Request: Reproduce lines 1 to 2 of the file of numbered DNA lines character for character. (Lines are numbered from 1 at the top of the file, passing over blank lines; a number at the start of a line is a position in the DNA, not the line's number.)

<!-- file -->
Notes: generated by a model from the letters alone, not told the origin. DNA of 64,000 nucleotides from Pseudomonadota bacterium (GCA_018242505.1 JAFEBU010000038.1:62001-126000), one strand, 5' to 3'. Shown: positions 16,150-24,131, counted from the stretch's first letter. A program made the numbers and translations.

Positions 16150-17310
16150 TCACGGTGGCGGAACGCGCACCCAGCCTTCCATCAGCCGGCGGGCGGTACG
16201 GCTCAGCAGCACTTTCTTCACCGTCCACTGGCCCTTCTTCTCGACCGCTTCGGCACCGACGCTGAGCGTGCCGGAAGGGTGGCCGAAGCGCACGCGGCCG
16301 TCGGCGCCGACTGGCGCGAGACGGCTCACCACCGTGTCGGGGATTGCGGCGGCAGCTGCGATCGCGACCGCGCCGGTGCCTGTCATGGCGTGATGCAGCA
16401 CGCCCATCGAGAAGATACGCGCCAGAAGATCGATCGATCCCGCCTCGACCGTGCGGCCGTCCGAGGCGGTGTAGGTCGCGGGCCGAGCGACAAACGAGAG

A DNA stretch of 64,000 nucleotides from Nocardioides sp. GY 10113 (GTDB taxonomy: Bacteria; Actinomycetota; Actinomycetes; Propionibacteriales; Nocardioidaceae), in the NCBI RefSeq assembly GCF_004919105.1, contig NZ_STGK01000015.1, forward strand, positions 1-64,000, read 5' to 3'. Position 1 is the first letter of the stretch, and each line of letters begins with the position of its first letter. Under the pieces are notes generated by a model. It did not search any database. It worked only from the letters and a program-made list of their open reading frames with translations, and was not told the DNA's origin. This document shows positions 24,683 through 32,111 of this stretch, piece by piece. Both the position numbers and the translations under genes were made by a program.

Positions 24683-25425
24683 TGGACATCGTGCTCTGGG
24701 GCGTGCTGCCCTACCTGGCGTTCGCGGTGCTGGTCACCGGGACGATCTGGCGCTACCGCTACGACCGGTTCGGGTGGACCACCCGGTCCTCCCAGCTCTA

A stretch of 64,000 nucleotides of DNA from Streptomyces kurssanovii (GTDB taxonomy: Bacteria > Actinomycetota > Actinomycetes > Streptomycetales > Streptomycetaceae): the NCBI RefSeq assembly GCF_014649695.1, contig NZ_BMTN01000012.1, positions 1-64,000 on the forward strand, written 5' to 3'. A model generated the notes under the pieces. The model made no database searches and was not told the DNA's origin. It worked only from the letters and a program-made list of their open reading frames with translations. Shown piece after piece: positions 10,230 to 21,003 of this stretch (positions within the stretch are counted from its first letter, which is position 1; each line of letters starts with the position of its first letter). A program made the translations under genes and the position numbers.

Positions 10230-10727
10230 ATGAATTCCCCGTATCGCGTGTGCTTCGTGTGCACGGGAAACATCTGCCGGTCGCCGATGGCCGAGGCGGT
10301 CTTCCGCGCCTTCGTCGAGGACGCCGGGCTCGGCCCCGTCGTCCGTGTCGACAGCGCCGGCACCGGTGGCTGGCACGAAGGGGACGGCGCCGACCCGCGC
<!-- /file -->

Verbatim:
Notes: generated by a model from the letters alone, not told the origin. DNA of 64,000 nucleotides from Pseudomonadota bacterium (GCA_018242505.1 JAFEBU010000038.1:62001-126000), one strand, 5' to 3'. Shown: positions 16,150-24,131, counted from the stretch's first letter. A program made the numbers and translations.

Positions 16150-17310